It was around 3 o'clock in the morning of Saturday, August 11th, that we woke to the roar of a locomotive heading directly into our bedroom at full speed. It was accompanied by deafening cracks of thunder and steady bolts of lightning that lit up our bedroom as though it were high noon. And still we bumped into each other as we were jolted awake and didn't know just which way to scramble first. Rain was pouring down in torrents and slamming things against our windows. As we ran from room to room, upstairs and down, turning on lights, shutting off lights, we could see shadows of disaster in our beautiful yard as lightning lit up patches of the pitch black night. Then we could only sit back and wait until finally dawn of day would fully reveal the destruction all around us.
From our upstairs bedroom windows, we saw a tangled mass of green and broken bough that covered our entire backyard.
From another window, the fallen trees looked like green shrubs that had sprouted from our lawn.
The felled trees and tree tops invaded our deck.
Fallen trees were everywhere.
Trees tops decorated what had been clean and manicured areas of landscape.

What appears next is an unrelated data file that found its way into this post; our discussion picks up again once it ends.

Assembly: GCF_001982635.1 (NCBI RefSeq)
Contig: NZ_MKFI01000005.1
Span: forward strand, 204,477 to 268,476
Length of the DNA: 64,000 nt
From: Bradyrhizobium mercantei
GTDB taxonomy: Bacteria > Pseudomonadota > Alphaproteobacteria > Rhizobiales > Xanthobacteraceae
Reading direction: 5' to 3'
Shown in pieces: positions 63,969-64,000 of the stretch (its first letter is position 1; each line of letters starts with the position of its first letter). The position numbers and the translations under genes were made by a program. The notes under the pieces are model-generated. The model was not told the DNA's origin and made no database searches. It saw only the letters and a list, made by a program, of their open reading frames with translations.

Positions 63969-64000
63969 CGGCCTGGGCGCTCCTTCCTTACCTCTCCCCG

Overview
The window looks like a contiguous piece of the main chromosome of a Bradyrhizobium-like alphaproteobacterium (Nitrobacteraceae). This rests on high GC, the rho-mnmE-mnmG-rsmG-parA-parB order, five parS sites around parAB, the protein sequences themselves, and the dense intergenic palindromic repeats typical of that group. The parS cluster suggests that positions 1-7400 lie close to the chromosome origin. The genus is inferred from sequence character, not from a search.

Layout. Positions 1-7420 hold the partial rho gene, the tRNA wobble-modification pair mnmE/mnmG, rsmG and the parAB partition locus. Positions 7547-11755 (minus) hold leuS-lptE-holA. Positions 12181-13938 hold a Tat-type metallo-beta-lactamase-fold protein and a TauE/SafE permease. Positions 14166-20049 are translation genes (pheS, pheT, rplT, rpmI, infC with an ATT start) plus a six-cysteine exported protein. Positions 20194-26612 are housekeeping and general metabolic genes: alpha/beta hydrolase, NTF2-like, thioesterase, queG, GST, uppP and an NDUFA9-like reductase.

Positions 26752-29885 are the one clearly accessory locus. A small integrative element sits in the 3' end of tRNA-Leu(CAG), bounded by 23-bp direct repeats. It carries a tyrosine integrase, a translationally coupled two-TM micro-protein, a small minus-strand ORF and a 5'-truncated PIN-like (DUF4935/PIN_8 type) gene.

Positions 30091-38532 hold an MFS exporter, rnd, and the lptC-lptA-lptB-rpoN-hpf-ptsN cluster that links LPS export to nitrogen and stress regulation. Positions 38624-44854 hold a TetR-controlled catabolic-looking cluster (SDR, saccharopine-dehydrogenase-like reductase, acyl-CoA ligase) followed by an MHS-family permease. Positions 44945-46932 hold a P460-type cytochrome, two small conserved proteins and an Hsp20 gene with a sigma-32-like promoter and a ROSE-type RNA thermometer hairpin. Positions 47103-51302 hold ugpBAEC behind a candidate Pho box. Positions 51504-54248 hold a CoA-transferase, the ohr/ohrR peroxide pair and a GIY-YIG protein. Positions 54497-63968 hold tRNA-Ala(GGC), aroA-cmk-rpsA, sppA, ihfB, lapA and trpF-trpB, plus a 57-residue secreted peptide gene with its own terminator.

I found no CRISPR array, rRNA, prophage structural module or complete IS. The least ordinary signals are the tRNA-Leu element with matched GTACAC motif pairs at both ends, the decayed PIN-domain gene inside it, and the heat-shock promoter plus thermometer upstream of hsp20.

We viewed the destruction from other windows.
Clean white bark had been stripped from top to bottom as mature and stately maple trees lost their heads in the storm.
The worst was most evident from all sides of our many-windowed porch.
You couldn't tell there was even a lawn in our backyard.
Trees from on high rested their heads and limbs on our deck. High winds put an unwanted tilt into the table umbrella of our outdoor furniture.
Smooth edges of our decking were gouged by falling timbers.
Our house and outdoor things were plastered with dirt and debris blown at us with the high winds of the storm.
Trees seemed to be growing where they were never planted.
Our back yard seemed like an overgrown terrarium that had been dumped upside down … yet almost all of my potted plants remained perfectly intact.
Kind of a rusty view of things.
Looks green and lush because the treetops on our deck are still green.
The once magnificent tree that shaded our front door and newly landscaped entry was a gonner from top to bottom.
Twin maples nearby had also been snapped in the storm. It seems lightning does the ripping and wind does the snapping.
A view from the bottom of our driveway.
See how the pots remained untouched.
Some light fixtures were twisted around and upside down.
The storm slapped crud onto everything..
The peak of the roof was caved by the tree trunk as it fell at least a dozen feet before landing.